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A little trip to the airstrip

sunny 30 °C

As I have said before, there is never a dull moment living in Africa, excitement seems to come at you from all angles to bite you in the bum. However, sometimes I miss the variety of entertainment available in somewhere like Edinburgh (especially during the fringe). So Amelie and I were excited when we had a mission to accomplish a couple of Saturdays ago involving us going to the 'International Airport', Arua.
Arua Airport Sign

Arua Airport Sign

Amelie at the airport almost a year ago

Amelie at the airport almost a year ago


The only downside was having an early start on a Saturday morning. We were helping to take Pioneers missionary colleagues or ours, a family of 10 to catch their Eagle Air flight to Yei. The Perrys live and work in Yei, South Sudan but had only recently decided it was calm enough to return following the rebel activity and fighting in certain parts of the country. Because of the size of their family and amount of associated luggage following time in the States, there was need of a convoy of 3 vehicles! Whenever Emma and I feel stressed and down about having to travel a lot with 2 small kids, we often think of the Perrys and can't imagine how they do it...

Arua airstrip feels cute and homely, where you invariably know most of the passengers or pilots. As well as the commercial Eagle Air flights (don't think of Boeing, think much smaller), mission airlines MAF and AIM also fly out of Arua using their teeny Cessna planes. The airstrip itself is red-dirt, but very smooth and flat.
An Eagle Air flight on the red-earth airstrip

An Eagle Air flight on the red-earth airstrip

The check-in desk

The check-in desk


At the airstrip, Amelie was enjoying playing with the Perry kids, 2 of whom are close in age to Amelie. I felt a little sad at the fun she was having since I knew she would soon have to say good-bye...again! This is one of the more difficult parts of being a missionary and having your own kids, seeing her miss her friends.

This specific time at the airstrip seemed more exciting than normal:

- Amelie and I watched a large helicopter landing containing some soldiers from the UPDF (Uganda) army having come from deployment in South Sudan. It is fascinating to be seeing soldiers who had been part of the action to deal with a civil war in the neighbouring country which we had been hearing about on the news.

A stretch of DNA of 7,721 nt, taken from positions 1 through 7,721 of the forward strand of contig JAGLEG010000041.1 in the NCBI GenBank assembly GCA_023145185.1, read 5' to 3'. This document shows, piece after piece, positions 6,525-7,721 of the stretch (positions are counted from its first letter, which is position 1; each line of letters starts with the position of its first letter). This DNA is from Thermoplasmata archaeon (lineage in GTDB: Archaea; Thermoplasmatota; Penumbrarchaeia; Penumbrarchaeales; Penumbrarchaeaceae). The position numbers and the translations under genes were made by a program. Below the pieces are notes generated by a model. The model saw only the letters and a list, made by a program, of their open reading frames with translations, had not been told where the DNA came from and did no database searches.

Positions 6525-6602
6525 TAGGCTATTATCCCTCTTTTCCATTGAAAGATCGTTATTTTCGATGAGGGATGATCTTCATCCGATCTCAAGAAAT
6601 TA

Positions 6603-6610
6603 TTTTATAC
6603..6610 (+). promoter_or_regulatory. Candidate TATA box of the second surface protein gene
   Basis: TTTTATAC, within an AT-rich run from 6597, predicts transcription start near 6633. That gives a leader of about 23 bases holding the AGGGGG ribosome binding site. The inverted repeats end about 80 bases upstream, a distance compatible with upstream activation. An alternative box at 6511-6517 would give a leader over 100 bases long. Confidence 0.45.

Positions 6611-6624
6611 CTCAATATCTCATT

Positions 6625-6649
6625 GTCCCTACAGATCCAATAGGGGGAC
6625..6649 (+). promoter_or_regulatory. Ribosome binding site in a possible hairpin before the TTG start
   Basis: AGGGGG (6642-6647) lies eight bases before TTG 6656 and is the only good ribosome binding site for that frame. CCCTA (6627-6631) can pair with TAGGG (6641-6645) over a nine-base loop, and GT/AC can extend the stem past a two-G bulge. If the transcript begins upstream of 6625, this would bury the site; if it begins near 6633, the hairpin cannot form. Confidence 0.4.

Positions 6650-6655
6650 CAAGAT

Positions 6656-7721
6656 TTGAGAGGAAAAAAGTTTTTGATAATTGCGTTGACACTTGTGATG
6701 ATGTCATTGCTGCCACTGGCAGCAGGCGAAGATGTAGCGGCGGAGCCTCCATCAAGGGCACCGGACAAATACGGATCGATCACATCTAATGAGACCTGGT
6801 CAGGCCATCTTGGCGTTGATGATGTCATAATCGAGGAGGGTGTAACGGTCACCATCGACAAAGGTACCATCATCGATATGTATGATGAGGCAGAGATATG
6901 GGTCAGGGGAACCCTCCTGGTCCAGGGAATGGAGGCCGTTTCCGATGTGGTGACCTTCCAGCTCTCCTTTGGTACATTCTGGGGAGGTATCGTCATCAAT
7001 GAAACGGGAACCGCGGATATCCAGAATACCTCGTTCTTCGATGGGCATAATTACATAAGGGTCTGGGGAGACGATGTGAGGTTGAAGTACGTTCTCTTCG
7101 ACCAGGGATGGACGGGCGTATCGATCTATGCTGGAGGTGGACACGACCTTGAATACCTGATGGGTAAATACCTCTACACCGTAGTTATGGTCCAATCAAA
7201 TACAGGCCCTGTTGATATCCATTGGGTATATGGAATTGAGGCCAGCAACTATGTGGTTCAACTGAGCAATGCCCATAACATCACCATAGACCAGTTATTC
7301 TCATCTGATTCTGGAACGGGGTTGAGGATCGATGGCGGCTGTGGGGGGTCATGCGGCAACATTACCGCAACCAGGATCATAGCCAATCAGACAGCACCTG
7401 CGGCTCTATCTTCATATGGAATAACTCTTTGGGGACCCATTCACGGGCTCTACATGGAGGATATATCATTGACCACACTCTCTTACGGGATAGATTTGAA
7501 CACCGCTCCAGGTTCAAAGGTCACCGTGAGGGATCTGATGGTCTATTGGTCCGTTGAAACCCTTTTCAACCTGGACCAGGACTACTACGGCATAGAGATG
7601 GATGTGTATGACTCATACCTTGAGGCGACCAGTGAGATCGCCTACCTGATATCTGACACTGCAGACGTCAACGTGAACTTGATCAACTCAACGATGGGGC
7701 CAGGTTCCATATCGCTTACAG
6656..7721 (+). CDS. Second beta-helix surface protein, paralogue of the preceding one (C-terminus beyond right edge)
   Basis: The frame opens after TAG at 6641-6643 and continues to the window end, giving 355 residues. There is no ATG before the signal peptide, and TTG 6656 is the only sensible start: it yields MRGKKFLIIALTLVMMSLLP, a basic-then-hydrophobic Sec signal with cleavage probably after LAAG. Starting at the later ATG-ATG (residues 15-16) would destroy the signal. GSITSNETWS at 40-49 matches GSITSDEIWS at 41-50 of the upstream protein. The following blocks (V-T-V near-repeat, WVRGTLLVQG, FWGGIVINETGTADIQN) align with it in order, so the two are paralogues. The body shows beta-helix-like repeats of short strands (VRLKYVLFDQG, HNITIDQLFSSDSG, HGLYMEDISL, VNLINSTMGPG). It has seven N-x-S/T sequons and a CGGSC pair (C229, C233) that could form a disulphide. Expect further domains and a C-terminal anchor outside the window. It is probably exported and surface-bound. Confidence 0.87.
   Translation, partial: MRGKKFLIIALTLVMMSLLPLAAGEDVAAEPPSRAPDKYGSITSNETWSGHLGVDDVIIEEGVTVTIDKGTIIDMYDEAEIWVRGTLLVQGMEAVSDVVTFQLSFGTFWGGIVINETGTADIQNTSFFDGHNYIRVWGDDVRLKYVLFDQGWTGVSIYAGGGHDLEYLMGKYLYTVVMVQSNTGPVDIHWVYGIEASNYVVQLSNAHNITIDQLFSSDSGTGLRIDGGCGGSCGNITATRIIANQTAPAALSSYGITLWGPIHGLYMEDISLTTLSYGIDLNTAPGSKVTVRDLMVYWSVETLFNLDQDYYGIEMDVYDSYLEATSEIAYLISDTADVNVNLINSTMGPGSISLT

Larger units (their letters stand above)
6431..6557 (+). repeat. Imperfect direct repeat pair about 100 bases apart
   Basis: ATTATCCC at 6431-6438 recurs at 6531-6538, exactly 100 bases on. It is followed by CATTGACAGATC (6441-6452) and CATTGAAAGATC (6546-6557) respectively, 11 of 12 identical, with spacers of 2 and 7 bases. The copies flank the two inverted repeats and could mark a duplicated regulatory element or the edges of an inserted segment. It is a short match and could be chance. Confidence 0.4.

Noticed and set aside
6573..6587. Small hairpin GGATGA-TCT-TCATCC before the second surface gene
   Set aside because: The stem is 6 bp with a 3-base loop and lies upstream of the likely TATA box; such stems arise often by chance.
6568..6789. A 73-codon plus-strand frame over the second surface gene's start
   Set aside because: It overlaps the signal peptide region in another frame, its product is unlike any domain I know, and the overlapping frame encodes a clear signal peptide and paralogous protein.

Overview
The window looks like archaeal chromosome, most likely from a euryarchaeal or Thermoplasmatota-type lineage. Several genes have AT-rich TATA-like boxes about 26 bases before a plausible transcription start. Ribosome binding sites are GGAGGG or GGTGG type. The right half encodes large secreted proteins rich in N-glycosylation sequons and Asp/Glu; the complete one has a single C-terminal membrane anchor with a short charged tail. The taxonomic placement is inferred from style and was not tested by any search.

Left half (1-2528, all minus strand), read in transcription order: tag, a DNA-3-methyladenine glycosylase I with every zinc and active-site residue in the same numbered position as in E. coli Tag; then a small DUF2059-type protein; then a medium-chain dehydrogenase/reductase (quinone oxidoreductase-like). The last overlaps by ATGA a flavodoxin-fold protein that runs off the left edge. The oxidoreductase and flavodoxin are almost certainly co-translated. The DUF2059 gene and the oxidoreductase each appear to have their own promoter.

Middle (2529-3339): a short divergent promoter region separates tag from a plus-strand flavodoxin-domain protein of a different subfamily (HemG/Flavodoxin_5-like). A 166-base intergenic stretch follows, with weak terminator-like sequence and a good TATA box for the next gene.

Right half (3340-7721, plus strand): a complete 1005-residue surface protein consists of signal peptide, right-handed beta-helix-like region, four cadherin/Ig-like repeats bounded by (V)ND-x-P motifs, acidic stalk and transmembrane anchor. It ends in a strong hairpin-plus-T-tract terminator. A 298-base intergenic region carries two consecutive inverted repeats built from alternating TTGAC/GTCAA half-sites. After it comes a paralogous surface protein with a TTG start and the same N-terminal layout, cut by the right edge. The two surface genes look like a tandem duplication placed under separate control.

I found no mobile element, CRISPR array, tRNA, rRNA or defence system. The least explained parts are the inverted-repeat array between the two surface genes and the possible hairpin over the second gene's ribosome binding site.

- I spoke briefly to a missionary lady flying out with AIMAir to another war zone in close-by Central African Republic for 5 days to encourage the church there. I had heard on the BBC Worldservice that soldiers were cannibalising their enemies and shot up a quick prayer to God that the nice lady wouldn't become a victim. I think her name was Donna from the States, so I am hoping that she is still well and walking around somewhere. Her next stop after CAR was going to be South Sudan, and I felt that she and her husband were definitely not your typical tourists... Speaking to Donna also made me appreciate missionaries a bit more. Who else would go out to a dangerous situation for no reason other than to encourage people there?
- Incidentally, missionary pilots are the cool-cats of the missionary gang. Their lifestyle consists of flying off to far-flung destinations, evacuating people from war zones, being shot at, having bigger cars and nicer pads than the rest of us...They even get calendars and funky t-shirts publicising their work.
- While watching all the exciting goings-on around me, I noticed a change to a more party atmosphere as a dj in the back of a pick-up with huge speakers pumping out some tunes. A big crowd appeared from nowhere as local people came to catch a glimpse of a celebrity, an Arua radio presenter had returned back from a long absence of being ill.
- Despite being an international airport with flights leaving to go to CAR, South Sudan, Kenya and Democratic Republic of Congo, the airport has a sleepy and very informal feel. For example, sometimes, the luggage is lifted by hand to check the weight. Additionally, there is no bodyscanner. Flight tracking involves phoning the manager of the airstrip, Robert to see if a flight has left Entebbe. There is a new terminal being built which looks a lot bigger and more imposing than the current little building. It remains to be seen whether the cozy atmosphere at the Arua airstrip will also end up changing. I hope not, though...
Asher asking Robert, the airport manager a question

Asher asking Robert, the airport manager a question

Army helicopter arriving

Army helicopter arriving

Army arriving from duty in South Sudan

Army arriving from duty in South Sudan

Amelie and Asher with new airport terminal behind them. How will the airport be changing over the next few years?

Amelie and Asher with new airport terminal behind them. How will the airport be changing over the next few years?

Posted by africraigs 07:49 Archived in Uganda

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What an interesting life your leading, Dave! We pray you don't end up on someone's menu too!!! Our love to you both. TP

by Tony Peckham

MORE KID PICS!!!

by Kate

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